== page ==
* Year-end drought worries policy makers
* Chart on collateral squeeze since QE:
By Francesco Canepa
FRANKFURT, Feb 16 The European Central Bank is
ready to make new changes to the way it lends bonds for
collateral after a drought of such paper at the turn of the year
threatened the functioning of financial markets, minutes of the
ECB's latest meeting showed on Thursday.
The worst scarcity of German and French bonds on record just
before New Year saw investors pay record rates to borrow that
paper, used as collateral for guaranteeing trading positions,
and avoid the risk of being put into default.
The ECB and the other euro zone's central banks are lending
out part the 1.3 trillion euros ($1.38 trillion) of government
debt they have bought since 2015. Since December, some of them
have been accepting cash as collateral against some of that
But their efforts have proven insufficient, particularly at
the end of the year, when the market normally dries up because
banks are reluctant to take on risk before reporting results.
"Against this background, the Governing Council should
carefully monitor market developments and the use of the
securities lending facilities, and stand ready to make further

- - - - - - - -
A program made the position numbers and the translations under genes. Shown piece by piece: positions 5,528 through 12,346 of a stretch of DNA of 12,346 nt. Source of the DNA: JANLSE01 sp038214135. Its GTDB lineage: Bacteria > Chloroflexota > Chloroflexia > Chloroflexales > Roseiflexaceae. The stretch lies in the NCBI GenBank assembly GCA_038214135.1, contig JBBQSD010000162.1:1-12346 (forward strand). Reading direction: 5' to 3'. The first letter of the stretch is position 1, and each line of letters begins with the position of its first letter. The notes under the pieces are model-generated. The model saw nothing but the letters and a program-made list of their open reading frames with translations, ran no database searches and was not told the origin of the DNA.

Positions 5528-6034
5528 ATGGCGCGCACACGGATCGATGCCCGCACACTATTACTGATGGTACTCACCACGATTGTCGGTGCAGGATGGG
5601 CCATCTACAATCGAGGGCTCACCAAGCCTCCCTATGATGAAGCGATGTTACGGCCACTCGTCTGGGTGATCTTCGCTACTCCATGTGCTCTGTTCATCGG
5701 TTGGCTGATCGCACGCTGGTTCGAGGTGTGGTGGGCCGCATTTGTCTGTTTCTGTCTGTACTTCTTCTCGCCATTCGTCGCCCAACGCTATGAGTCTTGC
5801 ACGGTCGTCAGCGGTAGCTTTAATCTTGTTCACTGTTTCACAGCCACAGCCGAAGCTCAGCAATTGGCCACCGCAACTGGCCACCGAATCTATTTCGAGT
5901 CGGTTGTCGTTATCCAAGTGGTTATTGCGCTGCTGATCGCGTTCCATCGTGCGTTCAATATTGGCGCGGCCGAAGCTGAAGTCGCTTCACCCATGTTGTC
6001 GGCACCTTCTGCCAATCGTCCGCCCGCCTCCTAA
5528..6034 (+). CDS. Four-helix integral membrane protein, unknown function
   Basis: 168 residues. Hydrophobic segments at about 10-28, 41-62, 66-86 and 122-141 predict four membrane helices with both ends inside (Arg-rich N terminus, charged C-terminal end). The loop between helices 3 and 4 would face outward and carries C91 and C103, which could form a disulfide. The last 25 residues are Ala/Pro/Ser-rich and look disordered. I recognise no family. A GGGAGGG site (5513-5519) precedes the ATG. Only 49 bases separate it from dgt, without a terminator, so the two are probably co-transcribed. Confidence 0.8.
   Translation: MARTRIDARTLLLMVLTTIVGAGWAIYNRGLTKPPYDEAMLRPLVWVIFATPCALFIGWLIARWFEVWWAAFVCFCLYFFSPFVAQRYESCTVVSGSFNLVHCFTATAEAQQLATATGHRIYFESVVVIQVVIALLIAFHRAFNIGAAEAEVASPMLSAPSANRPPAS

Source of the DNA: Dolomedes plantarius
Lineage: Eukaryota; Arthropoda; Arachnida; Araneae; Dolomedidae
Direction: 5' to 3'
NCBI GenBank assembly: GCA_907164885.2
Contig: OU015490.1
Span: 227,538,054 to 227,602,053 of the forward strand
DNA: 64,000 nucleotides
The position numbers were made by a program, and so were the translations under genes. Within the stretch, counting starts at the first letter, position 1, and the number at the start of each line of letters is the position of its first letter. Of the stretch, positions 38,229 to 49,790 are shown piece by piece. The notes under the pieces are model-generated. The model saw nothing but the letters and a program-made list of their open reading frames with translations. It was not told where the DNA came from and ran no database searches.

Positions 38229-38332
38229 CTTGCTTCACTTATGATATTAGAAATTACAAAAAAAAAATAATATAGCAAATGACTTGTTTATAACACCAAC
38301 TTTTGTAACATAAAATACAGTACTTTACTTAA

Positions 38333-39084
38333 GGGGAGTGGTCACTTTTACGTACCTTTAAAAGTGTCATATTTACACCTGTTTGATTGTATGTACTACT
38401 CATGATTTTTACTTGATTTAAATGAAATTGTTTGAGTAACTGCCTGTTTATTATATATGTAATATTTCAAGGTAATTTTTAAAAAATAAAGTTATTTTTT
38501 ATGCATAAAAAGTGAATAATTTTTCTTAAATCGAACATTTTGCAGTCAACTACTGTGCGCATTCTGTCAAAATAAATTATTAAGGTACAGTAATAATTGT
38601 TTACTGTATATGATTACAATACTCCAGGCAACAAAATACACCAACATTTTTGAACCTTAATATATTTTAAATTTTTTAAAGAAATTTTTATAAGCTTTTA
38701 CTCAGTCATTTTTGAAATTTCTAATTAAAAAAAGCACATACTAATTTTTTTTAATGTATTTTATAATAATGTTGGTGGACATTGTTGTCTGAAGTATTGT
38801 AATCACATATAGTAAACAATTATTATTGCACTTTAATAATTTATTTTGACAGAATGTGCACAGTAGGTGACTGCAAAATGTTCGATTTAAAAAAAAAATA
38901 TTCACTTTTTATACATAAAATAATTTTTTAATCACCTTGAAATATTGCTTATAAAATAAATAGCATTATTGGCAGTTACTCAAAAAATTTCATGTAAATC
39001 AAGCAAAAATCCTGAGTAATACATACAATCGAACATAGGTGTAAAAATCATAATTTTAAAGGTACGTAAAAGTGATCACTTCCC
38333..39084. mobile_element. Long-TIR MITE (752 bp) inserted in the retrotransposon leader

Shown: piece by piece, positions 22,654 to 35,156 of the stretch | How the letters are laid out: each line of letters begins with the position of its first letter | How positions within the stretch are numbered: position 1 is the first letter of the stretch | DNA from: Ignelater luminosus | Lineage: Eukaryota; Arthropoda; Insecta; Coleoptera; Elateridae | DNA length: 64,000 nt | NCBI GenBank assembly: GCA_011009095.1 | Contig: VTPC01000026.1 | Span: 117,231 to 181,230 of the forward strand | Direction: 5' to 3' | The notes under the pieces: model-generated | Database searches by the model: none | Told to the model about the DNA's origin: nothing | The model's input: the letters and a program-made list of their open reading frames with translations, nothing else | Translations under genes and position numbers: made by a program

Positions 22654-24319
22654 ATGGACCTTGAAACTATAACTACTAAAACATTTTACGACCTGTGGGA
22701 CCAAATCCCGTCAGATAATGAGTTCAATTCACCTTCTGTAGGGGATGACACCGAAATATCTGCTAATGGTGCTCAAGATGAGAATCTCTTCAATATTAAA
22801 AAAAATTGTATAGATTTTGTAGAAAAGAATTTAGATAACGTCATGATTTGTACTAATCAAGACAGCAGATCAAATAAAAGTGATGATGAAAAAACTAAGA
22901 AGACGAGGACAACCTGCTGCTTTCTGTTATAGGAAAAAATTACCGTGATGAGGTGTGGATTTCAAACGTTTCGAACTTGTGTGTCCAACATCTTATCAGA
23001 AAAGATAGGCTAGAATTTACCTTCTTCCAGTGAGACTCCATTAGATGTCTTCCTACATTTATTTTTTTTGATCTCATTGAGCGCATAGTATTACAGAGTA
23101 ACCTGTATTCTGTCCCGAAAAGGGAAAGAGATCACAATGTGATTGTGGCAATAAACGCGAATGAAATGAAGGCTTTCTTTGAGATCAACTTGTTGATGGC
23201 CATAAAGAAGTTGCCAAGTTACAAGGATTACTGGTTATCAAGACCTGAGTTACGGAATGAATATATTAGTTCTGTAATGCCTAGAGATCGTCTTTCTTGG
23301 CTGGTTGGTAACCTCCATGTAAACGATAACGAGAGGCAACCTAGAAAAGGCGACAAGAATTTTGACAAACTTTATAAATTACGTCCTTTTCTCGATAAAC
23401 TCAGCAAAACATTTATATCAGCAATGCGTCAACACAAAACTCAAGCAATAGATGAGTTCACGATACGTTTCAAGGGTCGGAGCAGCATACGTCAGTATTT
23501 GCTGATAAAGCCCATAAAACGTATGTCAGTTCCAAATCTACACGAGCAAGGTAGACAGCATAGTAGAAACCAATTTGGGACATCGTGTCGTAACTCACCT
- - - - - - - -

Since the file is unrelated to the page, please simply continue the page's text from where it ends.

adaptations, if needed," the ECB said in the minutes of its Jan
Aggressive ECB bond buying, higher collateral requirements
and stricter rules on bank dealing have all contributed to a
squeeze in the availability of government bonds.
With the end of the first quarter just over a month away,
industry group the International Capital Market Association
(ICMA) urged the ECB to make new changes earlier this week.
These include centralising all bond lending, currently
largely left to national central banks, at the ECB, which
already has agreements in place with dealers across the bloc,
thereby removing a hurdle for borrowers.
The ECB had just 5 billion euros worth of bonds out on loan
against cash at the height of the bond drought on Dec. 31, its
annual accounts showed on Thursday.
This compares to 112 billion euros worth of government bonds
bought directly by Frankfurt since the start of the programme in
($1 = 0.9399 euros)
(Editing by Jeremy Gaunt)